In Imperial Intimacies: A Tale of Two Islands, Hazel V. Carby explores the imperial connections between the UK and Jamaica and their impact upon the lived experiences of individuals, positioning family memories and histories as a starting point for telling a broader story about constructions of Britishness. The book is an exceptional account of the intimate and intricate relationships between geographical, economic, social and personal spaces created under British colonialism, writes Manuela Latchoumaya.
Imperial Intimacies: A Tale of Two Islands. Hazel V. Carby. Verso. 2019.
As she was growing up in Imperial Britain, ‘The Girl’ got used to being asked ‘The Question!’: ‘Where are you from?’. The daughter of a white Welsh mother and a black Jamaican father, Hazel V. Carby explores the nature of the imperial connections between the UK and Jamaica – as well as their consequences for the lived experiences of individuals – in a detailed account she refuses to call a memoir, instead positioning family memories and histories as a starting point for telling a broader story about constructions of Britishness. A Professor Emeritus of African American Studies, Carby demonstrates that British colonialism and imperialism have created intricate relationships between geographical, economic, social and personal spaces.
In the first part of Imperial Intimacies, ‘Inventories’, the author begins by contextualising the encounter between her parents. Iris Leaworthy and Carl Carby met in the early 1940s at a dance organised for men from the local Royal Air Force (RAF) stations. At that time, Iris was a civil servant in the Air Ministry, while Carl was an Airman in the RAF. Interestingly, Carl and Iris were already indirectly linked by a common practice before their first encounter in the heart of the imperial metropole – the celebration of Empire Day every 24 May. Iris’s Welshness did not compromise her sense of Britishness, and she regularly celebrated Empire Day when she was in school. In Jamaica, Carl also celebrated this national holiday instituted in schools in 1902. He sang the same songs as Iris and wore the Union Jack’s colours while being taught how to be a ‘Little Black Englishman’.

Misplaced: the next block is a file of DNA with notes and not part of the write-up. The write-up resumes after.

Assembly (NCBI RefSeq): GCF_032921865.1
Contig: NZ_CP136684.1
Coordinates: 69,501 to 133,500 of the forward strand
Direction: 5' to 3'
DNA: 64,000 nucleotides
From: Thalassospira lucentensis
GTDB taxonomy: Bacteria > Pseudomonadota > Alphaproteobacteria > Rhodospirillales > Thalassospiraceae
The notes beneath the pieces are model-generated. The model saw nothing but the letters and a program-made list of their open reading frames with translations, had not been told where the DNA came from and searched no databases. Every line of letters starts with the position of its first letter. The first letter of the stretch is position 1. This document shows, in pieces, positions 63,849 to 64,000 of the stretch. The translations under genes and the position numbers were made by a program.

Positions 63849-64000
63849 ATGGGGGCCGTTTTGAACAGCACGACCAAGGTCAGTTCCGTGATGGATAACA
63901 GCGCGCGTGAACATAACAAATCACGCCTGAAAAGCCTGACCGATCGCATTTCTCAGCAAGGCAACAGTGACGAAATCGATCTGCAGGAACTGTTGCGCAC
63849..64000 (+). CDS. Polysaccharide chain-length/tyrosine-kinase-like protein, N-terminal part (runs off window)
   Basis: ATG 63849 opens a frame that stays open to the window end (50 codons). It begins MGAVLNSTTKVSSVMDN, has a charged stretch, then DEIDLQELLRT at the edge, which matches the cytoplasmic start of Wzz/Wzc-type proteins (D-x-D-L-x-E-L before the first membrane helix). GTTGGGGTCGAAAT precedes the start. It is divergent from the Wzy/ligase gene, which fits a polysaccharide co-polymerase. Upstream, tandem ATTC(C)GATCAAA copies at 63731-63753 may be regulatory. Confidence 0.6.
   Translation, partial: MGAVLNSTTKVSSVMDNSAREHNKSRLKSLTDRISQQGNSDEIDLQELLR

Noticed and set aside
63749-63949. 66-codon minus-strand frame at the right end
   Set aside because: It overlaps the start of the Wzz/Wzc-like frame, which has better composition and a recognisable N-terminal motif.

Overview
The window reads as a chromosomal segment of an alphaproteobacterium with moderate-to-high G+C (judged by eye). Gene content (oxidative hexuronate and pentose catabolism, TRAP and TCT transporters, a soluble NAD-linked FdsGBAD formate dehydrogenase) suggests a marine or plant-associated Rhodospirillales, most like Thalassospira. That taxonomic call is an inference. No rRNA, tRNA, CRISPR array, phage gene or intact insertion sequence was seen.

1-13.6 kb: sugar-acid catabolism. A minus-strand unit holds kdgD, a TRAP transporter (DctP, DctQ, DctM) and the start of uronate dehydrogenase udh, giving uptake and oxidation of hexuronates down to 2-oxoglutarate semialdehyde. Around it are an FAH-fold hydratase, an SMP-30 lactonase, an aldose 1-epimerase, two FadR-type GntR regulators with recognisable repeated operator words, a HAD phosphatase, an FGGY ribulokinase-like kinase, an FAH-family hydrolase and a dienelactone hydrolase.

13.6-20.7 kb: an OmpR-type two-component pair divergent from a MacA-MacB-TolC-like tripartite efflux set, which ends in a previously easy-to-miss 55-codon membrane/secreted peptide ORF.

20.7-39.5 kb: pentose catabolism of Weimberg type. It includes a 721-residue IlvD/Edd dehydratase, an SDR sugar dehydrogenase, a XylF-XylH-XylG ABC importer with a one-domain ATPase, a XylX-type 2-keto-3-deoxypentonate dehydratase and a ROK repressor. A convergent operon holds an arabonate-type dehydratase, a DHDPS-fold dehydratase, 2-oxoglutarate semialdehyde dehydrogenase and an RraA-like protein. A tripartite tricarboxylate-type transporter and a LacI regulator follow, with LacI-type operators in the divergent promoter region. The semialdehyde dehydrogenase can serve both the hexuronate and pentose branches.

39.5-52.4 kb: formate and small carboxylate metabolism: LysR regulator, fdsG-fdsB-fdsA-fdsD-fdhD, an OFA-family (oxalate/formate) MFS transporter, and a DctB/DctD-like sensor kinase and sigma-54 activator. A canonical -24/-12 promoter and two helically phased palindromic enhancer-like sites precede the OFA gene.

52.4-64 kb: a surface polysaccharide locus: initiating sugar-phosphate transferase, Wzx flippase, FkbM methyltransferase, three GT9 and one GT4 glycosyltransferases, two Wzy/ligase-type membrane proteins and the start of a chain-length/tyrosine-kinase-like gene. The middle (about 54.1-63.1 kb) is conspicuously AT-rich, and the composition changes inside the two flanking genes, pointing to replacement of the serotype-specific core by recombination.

Iris always praised herself for being the only woman who would dance with Carl – her encounter with a black Jamaican man made her conscious of her whiteness and of the power it gave her over Carl. Years later, during their marriage, she would forbid Carl from cooking traditional Jamaican food and would only allow him to assist her in the kitchen in the preparation of English meals. Although this happened after Carl’s suicide attempt by putting his head in the gas oven, the kitchen can be regarded as a metaphor for Iris’s power over Carl. This part of the house was always ruled by Iris, and Carby believes that her father’s decision to try and take his life in the kitchen was not coincidental.
Carby uses her parents’ story to illustrate the ways in which British imperialism led to particular encounters between racialised bodies – those of white women and black men. Most black men in Britain had served during World War II – for example, the majority of passengers of the Empire Windrush, which disembarked on the Thames estuary on 21 June 1948, were returning servicemen. Their presence was, however, unwanted. The Colonial Office envisioned the repatriation of the black populations who had settled in British ports when the war ended, which Foreign Secretary Anthony Eden justified by the pernicious assumption that the ‘British climate badly suited negroes’. The marriage of Carl and Iris was thus perceived as a provocation and as a threat to the governance of Empire.
The perception of sexual relations between black men and white women as a moral issue led to the ‘Brown Babies’ debate of the 1940s. Academics such as Rachel Fleming and Muriel Fletcher undertook anthropometric studies that sought to explain differences in mixed-race children through biological measurements. In a report published in 1930, Fletcher concluded that ‘half-caste children’ could not be ‘absorbed in [British] industrial life’ and that this was leading to ‘grave moral results’. In this context of rampant racism, Carby’s claims of Britishness could be seen as an act of rebellion, as being black and British was perceived as a contradiction in terms in the 1950s.